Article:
Was there somebody in your life who inspired or helped you to start your journey with your business? Can you share a story with us?

My husband, Kieran, is a huge source of support. He just had no doubt in his mind that I could do it, and I took so much comfort from that. He is my biggest champion.

I have two girlfriends who run very successful businesses, and I remember when I made the decision to do it, I sent them a long voice note on our WhatsApp group…basically justifying all the reasons it was possible, and why it wouldn’t fail. And they were both like, ‘Um…why are you telling us this? We know you’ll slam it.” They’ve been amazing with giving me general business advice that I needed, and the belief that I needed, too.

What do you think makes your company stand out? Can you share a story?

I am my business. I am inside my business with every force of my being. I work really hard every single day to make it as unapologetic as possible, in everything it stands for. It’s not just a copywriting business. It’s jam-packed with feminist belief and support, and it’s a space I’ve cultivated to make women feel seen and heard.

All the content I put out is as real and ugly-truthful as it gets. The hard stuff. The difficulties. The poverty mentality. I think it’s so important to share your own struggles with people, and show them that we all struggle sometimes. We’re all making our way through this life, and we need to help each other. If my business can do that for someone, then that makes me feel pretty damn rad.

How have you used your success to bring goodness to the world?

Oh, I hope I have! I’m really specific about the clients I work with, and they’re all bringing goodness to the world, so it’s wonderful to be part of their work. Helping them in their mission is something I’m really proud of. My clients are totally kickass. They’re all women who are committed to helping other women to scale their businesses and find their voices. It is too exciting for words!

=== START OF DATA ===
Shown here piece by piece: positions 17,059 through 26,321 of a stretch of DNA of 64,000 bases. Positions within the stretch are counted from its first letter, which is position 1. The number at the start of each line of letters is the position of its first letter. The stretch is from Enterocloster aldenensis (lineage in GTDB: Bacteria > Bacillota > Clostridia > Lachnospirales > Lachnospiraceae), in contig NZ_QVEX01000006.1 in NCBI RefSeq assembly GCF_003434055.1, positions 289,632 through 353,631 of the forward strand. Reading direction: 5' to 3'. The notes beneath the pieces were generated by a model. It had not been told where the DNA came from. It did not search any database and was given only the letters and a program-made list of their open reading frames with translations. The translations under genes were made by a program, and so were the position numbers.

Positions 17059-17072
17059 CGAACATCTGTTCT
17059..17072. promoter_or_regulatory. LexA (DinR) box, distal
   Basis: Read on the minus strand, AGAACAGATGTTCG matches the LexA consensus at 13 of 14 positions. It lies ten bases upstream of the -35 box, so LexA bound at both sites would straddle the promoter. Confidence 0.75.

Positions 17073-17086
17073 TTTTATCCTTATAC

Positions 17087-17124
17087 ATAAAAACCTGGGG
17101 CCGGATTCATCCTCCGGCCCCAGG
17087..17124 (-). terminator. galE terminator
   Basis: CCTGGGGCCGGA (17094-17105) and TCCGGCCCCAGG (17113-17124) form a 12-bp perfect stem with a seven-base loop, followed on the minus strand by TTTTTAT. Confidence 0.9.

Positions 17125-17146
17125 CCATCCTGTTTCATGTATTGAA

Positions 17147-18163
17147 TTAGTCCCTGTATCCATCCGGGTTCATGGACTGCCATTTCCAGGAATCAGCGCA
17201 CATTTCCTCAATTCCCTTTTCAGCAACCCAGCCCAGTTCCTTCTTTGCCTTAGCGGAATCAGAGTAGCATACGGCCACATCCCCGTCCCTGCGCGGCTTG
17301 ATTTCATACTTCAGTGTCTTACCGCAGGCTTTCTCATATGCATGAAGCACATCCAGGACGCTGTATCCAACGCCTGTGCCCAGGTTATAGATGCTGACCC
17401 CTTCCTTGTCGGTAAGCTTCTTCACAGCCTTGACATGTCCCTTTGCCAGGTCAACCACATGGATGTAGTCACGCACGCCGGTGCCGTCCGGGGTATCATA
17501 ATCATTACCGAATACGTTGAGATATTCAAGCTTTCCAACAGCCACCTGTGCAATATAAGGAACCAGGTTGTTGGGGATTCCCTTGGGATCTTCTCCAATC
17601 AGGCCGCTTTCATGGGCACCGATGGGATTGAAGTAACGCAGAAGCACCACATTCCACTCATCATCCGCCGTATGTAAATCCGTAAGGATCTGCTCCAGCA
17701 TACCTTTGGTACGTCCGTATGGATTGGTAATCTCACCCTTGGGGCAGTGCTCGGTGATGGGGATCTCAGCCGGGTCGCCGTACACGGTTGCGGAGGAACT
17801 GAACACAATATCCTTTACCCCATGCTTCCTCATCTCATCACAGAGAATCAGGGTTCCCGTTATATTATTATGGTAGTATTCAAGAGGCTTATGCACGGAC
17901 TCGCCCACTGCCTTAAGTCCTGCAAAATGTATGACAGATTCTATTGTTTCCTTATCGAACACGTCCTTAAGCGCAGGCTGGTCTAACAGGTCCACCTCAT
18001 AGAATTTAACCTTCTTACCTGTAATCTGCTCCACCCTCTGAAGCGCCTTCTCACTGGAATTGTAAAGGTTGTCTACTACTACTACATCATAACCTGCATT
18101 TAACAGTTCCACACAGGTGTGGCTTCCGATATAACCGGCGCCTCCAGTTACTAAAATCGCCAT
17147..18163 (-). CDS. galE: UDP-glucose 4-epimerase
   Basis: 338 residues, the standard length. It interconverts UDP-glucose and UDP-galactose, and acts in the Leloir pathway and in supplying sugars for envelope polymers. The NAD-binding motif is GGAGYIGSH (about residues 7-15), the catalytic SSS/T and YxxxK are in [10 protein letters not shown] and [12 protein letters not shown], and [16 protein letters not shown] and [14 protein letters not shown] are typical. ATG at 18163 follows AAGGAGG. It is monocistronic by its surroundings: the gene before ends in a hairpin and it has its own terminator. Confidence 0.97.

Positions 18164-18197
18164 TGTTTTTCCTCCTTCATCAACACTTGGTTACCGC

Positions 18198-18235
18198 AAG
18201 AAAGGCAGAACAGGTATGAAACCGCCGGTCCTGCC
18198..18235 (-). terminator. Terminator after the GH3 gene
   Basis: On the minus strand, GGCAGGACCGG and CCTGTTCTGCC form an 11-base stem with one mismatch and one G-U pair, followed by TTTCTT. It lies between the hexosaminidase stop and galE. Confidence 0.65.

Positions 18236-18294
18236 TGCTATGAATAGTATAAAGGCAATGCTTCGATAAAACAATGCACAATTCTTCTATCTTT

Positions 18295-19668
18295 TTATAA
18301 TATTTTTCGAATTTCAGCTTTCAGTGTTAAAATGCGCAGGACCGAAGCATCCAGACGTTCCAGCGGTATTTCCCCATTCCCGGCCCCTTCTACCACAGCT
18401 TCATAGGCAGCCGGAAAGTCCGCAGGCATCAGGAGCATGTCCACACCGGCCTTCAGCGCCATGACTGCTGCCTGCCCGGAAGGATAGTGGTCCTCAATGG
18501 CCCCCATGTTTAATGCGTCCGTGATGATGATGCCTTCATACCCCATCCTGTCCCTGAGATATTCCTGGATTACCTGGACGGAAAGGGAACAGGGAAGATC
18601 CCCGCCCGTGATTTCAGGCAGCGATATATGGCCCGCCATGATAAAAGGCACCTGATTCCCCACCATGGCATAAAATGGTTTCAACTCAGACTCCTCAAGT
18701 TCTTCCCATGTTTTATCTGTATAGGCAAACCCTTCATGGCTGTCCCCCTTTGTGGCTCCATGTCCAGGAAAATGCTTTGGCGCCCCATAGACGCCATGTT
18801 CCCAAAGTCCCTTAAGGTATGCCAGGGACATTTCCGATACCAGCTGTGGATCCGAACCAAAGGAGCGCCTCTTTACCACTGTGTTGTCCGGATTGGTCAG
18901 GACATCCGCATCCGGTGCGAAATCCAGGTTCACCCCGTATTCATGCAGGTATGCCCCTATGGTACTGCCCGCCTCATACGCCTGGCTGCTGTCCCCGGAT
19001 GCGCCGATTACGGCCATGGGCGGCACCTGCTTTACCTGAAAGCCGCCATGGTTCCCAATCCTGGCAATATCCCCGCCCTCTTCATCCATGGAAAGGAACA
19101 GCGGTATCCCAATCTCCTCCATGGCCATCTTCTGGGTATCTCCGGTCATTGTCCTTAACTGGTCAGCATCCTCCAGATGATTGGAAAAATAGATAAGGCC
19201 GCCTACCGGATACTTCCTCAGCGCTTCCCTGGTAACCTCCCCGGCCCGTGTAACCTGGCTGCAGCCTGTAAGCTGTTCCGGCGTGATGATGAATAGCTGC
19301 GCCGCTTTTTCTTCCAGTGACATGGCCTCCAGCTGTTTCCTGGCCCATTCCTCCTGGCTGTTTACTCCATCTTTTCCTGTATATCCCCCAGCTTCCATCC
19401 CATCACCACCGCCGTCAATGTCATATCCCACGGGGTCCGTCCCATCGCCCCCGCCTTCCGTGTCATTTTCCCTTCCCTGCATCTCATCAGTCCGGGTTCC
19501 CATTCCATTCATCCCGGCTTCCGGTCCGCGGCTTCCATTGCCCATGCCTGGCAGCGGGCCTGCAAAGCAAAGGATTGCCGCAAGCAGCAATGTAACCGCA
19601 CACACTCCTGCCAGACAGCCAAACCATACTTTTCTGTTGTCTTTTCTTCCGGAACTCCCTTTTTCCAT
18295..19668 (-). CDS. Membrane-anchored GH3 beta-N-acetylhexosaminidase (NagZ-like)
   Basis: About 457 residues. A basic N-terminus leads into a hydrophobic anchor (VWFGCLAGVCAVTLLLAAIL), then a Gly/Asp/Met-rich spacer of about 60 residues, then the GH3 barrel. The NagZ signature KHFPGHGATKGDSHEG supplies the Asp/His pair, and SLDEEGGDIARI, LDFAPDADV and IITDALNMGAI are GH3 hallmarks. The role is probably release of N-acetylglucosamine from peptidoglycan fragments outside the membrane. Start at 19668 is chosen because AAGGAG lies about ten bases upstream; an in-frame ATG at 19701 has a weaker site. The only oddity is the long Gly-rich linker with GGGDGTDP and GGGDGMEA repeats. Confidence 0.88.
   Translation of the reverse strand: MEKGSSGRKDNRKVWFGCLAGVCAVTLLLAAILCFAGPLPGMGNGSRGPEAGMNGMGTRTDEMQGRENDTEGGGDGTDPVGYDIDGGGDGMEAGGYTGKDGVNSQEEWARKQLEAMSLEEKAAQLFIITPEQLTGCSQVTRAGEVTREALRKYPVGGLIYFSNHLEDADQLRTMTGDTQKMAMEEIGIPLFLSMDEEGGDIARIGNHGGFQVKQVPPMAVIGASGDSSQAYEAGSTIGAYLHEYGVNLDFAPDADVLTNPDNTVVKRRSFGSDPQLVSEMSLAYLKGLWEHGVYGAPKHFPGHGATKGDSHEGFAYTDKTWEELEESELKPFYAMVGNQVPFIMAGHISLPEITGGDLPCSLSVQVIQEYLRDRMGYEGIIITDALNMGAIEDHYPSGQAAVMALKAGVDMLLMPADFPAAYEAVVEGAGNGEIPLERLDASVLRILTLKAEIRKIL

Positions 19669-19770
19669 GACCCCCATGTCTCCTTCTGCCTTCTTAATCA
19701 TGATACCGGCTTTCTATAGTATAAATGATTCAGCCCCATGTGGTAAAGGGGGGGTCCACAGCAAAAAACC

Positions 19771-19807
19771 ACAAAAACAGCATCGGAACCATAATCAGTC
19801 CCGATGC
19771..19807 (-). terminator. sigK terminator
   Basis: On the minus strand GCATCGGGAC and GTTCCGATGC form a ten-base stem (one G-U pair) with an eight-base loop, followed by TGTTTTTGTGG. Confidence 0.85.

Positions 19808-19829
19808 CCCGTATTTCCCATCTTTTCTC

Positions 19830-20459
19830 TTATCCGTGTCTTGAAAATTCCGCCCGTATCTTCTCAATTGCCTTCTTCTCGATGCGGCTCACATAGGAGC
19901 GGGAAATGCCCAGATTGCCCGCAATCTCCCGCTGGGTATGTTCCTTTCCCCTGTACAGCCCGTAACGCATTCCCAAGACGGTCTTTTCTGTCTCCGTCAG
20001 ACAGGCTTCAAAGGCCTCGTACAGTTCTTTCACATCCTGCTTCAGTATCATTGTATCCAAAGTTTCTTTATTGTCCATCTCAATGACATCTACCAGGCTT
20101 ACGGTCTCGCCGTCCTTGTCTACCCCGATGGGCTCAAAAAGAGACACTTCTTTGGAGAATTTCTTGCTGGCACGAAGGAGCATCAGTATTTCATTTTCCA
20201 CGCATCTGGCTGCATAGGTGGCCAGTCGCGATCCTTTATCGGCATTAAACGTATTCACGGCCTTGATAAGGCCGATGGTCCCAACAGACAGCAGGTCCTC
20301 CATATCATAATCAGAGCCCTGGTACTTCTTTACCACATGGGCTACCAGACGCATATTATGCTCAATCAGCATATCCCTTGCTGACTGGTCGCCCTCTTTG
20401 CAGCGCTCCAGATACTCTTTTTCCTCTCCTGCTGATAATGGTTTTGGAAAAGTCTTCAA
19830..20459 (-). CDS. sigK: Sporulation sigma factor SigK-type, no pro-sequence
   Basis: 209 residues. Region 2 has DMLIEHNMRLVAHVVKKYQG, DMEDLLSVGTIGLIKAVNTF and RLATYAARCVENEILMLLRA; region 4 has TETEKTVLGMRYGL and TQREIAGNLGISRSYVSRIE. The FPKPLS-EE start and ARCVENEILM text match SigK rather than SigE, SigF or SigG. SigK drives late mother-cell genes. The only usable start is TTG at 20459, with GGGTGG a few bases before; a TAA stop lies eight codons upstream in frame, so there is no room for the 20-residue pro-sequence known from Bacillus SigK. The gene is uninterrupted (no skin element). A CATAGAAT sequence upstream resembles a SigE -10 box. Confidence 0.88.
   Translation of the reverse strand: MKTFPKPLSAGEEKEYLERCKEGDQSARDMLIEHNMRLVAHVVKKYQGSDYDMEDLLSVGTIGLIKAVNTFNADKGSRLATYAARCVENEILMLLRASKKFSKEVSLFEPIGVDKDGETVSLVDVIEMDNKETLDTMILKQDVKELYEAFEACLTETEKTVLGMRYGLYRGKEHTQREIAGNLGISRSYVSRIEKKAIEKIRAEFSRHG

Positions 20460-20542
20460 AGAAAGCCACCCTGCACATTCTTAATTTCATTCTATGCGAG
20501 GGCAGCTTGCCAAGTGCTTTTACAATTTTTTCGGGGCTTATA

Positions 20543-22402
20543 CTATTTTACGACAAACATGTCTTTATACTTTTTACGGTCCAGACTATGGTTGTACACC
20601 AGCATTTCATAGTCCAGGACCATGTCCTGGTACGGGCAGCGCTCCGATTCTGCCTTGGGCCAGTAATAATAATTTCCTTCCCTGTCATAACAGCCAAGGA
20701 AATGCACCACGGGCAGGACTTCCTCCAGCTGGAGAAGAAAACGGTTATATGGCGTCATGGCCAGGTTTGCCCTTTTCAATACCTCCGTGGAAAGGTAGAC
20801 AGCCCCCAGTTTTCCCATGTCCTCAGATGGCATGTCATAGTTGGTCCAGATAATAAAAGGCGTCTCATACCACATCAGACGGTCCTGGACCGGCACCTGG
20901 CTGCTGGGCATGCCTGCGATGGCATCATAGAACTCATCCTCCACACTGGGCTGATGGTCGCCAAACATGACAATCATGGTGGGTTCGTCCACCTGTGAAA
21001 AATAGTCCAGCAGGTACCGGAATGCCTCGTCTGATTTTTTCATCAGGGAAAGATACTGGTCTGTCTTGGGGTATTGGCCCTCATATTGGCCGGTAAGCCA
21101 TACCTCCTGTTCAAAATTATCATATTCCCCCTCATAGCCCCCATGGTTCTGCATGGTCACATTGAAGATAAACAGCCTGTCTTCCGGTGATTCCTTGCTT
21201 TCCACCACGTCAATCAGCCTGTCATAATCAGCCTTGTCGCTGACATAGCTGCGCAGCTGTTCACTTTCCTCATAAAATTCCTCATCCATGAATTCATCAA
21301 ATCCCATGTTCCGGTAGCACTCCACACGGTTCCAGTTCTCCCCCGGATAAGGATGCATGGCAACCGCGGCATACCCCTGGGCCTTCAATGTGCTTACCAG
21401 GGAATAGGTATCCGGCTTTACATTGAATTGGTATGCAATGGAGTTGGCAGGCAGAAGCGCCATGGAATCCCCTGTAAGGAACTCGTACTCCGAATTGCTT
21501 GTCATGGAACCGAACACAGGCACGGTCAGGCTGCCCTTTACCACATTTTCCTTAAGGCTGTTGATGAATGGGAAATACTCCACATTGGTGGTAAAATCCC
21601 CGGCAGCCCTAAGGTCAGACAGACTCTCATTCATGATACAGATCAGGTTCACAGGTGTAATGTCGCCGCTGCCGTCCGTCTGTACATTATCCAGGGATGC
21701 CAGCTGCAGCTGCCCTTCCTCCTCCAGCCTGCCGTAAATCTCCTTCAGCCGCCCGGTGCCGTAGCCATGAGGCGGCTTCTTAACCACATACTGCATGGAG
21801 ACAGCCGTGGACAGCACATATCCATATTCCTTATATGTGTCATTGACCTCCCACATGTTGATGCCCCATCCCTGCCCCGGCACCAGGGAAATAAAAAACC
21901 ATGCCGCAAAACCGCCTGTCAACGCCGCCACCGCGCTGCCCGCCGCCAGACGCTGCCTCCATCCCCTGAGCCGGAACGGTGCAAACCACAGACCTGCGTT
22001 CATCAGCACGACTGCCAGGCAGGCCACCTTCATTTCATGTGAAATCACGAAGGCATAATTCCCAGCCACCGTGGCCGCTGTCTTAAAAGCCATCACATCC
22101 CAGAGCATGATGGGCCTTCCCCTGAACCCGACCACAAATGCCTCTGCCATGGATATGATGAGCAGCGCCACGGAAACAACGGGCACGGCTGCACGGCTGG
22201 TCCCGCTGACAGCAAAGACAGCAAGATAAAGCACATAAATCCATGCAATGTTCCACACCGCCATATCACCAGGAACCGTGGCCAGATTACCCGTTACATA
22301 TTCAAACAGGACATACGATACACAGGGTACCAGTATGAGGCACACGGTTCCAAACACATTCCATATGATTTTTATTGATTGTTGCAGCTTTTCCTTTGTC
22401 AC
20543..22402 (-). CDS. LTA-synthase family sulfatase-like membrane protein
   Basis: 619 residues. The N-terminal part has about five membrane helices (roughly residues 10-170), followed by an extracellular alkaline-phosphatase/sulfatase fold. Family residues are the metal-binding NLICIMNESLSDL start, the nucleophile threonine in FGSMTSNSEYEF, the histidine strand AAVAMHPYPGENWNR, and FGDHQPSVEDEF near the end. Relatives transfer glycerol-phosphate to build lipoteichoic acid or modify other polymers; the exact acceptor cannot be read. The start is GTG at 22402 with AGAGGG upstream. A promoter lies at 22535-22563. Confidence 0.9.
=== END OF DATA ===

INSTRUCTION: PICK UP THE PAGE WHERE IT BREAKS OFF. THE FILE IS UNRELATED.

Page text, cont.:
Every single woman out there is a volcano of potential waiting to erupt. She’s Beyonce at the Superbowl, whipping her hair back and forth while she owns her voice like a boss. That’s how I want to make women feel when they work with me.

You are a successful business leader. Which three character traits do you think were most instrumental to your success? Can you please share a story or example for each?

The first is simply good old-fashioned hard work (and a ton of drive and commitment). I worked like a packhorse to get this business up and running, and profitable. I started my business from my car. I was working as a care worker during the day, and I started The Story Team as a side hustle. I was up at 5.30am every morning to go and see my first customer for my care job. Then I’d see two more customers, and then I’d drive up the road and park in a parking lot, and work on my business for two hours in my car, with the engine running and the heater on (it was the middle of British winter). From there, I’d go to another customer. Then, back to the parking lot for two hours. Then another customer. And then I’d go home at around 6.30pm, and I worked through until midnight some nights. Hard work will always pay off. You’ll be smashed with exhaustion for a while, but it will pay off.